This is a continuation of an earlier mailbag answer about research that touches on dialogue and story generation. As before, I’m picking a few points of interest, summarizing highlights, and then linking through to the detailed research. In this section, I’m mostly looking at authoring tools and at academic theoretical work on interactive narrative.
This will not be comprehensive.
Authoring Tools for Dynamic or Procedural Storytelling
Several academic projects focus on building authoring tools for various types of dynamic or procedural storytelling, whether or not those are heavily augmented by AI. Many of these don’t rely on machine learning per se but do explore some other aspect of the problem; in particular, several attempt to furnish the author with the means to build content for a planner-based storytelling system. But there’s a whole range of functionality here (and this is not a complete list):
Andrew Gordon has done quite a bit of work around tools designed to assist authors with story creation ideas based on large corpora. I’ve written elsewhere about DINE, his interactive story authoring tool. DINE allows authors to describe the sorts of prompts that they want to understand, but uses its own models of language to determine whether a player’s input qualifies as matching a prompt. The result is less controllable but sometimes more robust than a standard interactive fiction parser. (“Sometimes” is the key word in that sentence.)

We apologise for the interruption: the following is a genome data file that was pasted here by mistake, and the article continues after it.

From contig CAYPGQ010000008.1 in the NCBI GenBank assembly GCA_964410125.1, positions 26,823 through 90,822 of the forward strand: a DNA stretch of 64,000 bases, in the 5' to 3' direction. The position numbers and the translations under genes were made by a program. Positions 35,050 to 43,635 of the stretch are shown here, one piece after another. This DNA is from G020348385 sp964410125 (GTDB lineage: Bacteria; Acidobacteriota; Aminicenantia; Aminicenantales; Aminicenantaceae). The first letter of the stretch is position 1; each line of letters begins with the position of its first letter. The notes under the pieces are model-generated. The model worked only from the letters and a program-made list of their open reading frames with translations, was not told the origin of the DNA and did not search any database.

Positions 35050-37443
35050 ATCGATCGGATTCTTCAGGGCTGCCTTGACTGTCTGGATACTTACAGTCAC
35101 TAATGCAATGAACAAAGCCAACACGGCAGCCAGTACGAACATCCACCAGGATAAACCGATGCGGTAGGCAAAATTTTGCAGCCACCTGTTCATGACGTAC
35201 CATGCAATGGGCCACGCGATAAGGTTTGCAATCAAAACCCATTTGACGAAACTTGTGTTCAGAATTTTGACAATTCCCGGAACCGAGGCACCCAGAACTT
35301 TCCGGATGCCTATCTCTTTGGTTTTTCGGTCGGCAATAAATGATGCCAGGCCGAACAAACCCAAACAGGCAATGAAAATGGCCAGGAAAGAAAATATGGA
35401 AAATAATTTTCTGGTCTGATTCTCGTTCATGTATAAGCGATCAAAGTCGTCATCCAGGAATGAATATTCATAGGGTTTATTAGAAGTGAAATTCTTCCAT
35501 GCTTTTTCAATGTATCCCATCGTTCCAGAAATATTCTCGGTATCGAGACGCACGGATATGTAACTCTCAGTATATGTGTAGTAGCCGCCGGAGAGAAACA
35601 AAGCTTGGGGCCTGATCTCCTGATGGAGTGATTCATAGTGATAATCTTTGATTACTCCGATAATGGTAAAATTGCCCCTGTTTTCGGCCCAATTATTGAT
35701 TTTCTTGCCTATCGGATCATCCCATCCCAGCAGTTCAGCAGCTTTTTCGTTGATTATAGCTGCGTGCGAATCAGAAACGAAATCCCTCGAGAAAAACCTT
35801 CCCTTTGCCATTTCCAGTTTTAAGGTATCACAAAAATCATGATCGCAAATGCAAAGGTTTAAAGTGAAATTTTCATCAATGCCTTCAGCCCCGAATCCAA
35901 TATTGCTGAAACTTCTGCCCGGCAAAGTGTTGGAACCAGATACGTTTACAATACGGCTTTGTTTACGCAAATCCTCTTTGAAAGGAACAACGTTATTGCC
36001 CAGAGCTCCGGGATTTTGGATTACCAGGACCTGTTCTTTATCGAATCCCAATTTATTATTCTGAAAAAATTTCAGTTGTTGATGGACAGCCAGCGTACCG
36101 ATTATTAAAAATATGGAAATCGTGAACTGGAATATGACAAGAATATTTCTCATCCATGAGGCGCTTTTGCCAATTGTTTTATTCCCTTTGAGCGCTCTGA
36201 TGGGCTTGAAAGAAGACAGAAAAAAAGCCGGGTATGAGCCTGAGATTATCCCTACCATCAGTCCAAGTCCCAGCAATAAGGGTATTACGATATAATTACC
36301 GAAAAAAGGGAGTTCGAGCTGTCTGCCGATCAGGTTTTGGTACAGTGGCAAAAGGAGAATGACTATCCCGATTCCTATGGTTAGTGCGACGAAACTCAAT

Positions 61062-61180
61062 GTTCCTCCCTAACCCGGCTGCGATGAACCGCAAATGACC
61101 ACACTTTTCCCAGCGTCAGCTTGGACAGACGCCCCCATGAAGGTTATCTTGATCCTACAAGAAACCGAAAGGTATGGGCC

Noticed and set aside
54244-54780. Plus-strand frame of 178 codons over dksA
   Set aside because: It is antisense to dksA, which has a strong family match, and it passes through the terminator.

Emma’s Journey is a project out of UCSC that combines fragments of choice-based narrative with a planner to create dynamic scenes. Individual pieces feel like they could have been done in Twine, but the selection and ordering of pieces is very dependent on current stats; and there is a distracting minigame for the player that also affects what options are available. This is built with the experimental StoryAssembler tool. There are also several associated research papers.